Food, warmth and then a hay box is next for our rescued hedgie.  They come out each day to feed but don’t usually attempt hibernation at this time of the year.  The days are lengthening and soon (on a warm day in Spring) it will be time for them to be released back in to the wild.

Wish list thank you’s

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Our Amazon Wish List enables you to send us a practical donation – a bag of cat food for example, or a dog coat, some medication or vitamin supplements or even a rabbit hutch –  whatever takes your fancy.   At the top of the page of every item sold by Amazon is an icon that says ‘wish list’ – if you press that you can get to our page – Pet Samaritans – and choose a present for the animals.

It’s always a wonderful surprise when a bag of kitten food arrives, or special nourishment milk or a wooden hedgehog hut (one came last week!) or even some chew sticks or toys.   We like to thank you individually and Amazon used to send a slip with the item to tell us who had sent it.   Just recently, however, we haven’t had this information – so we don’t know who has sent what.   We’re trying to get this corrected by Amazon so we can send out our thank – yous again.

So to all the wonderfully kind and generous supporters who haven’t heard from us – our apologies.  If you’re sending a wish list gift we’d love to have an email telling us as otherwise we don’t know who it’s from – and a huge thank you to everyone who sends a wish list gift to little Cristo (above), the hedghogs, cats, kittens and all our other dogs, birds, goats and ponies.

Please browse our wish list and help if you can – it’s a wonderful way of supporting us and we are very grateful for your kindness.

Successful hunting means cat cull

cats - tallulahWe love cats in the U.K. even though we know they are good hunters and wild at heart.  In some countries though, their success at survival and self sufficiency has been so outstanding that they are now being regarded as a pest.  Cats first arrived in Australia on British ships carrying convicts.  Life in the outback suited them and over the years they have thrived.  Their descendants live in feral colonies and have grown bigger and menacing over time.  It’s what these expert hunters are doing to native species, who are their food source, that is giving rise to most concern.

Feral cats are believed to number between 4 and 20 million and are said to be Australia’s number one wildlife killer.  Over  20 species of small creatures are now extinct and cats have been given the blame.   It seems that these fierce felines have few natural predators, now the government is planning a massive cull of cats with 2 million feral cats culled by 2020 and huge cat free zones created.

We love cats and the idea of them living free is great, but we love wildlife too.  It’s obvious that something has to be done or else the outback will just have cats.   If it goes ahead we hope that the cull will be done as humanely as possible.  There are a lot of high profile objectors to it, including animal lover Brigitte Bardot.   Will the remaining cats learn to stay out of the new ‘wildlife’ safe territories though?  We hope so.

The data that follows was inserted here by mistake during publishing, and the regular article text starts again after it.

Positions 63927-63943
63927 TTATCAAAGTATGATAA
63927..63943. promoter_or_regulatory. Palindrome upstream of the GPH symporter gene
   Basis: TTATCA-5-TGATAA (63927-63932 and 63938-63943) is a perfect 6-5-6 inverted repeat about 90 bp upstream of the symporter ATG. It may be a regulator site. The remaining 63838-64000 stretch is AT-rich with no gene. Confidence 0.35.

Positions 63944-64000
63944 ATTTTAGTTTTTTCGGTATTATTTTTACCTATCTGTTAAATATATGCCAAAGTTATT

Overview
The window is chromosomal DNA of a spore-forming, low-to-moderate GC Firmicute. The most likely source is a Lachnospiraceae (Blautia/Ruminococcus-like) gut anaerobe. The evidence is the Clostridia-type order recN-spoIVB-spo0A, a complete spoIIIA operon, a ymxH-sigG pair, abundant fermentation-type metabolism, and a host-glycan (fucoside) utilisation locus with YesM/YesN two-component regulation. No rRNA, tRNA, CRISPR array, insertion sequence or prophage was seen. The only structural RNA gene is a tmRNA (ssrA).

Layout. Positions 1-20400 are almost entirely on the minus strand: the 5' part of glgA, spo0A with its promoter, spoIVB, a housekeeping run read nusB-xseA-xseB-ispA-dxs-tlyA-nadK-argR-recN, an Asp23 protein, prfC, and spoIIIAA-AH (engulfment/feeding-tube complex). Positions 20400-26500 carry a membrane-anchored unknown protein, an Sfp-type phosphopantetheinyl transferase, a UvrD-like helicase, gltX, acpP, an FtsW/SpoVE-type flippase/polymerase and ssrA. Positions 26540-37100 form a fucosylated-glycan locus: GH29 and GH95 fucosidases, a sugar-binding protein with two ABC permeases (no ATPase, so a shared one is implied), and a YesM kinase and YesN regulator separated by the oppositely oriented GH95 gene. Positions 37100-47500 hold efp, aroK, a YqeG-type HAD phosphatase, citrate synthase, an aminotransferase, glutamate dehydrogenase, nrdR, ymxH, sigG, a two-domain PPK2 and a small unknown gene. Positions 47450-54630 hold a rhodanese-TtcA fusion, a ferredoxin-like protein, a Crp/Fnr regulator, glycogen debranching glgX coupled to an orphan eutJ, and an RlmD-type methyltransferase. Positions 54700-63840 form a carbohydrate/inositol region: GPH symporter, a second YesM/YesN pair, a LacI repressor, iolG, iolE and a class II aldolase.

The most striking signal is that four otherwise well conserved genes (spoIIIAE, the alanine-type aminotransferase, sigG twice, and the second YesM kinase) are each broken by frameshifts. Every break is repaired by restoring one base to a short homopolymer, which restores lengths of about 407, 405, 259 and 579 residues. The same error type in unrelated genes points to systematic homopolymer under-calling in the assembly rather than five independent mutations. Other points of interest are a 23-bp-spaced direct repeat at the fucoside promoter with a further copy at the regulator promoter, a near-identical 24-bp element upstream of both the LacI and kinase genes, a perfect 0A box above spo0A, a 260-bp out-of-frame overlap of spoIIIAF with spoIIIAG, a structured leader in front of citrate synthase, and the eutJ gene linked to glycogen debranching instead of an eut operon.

Best friends rabbits for adoption

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We have two beautiful Lion Head rabbits in who are best friends and need a home together.  Dazzle (shown above) has been neutered so there is no chance of a population explosion.   Dimity is much smaller, she’s a dwarf lop eared Lion Head – they get on just fine together.  More details on our Pet Adoption pages.

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Lovely cats for adoption

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This lovely ginger middle aged lady cat came in because of emergency domestic circumstances.   She is a beautiful cat, not only in looks, but in temperament only.   Her sister, Pebbles, is also with her and these two cats have been together since kittens.  Both are vaccinated and spayed, they are friendly, clean and affectionate.   More details are on Pet Adoption pages, please come and meet them and give them a fuss.  They will be faithful forever friends for some lucky family.

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Pebbles is fussy and friendly.  Conker, shown top, is just the same.

All creatures great and small

mice - four 2We have huge dogs brought in, seventeen hands high horses, goats and sheep – and then there are the tiny mice!   We do our best to help all creatures both great and small.  Four pretty little beige and white mousies came in recently, they are youngsters and around ten weeks old.  Keeping mice is pet keeping on a small scale but they still need the same care and love as the bigger animals.

These little mice have already been well handled, they are all females and are complete with their own accommodation.  There are more pictures of them on our Pet Adoption pages.   They are ready to go to a new home now and if you’d like to come and meet them please get in touch.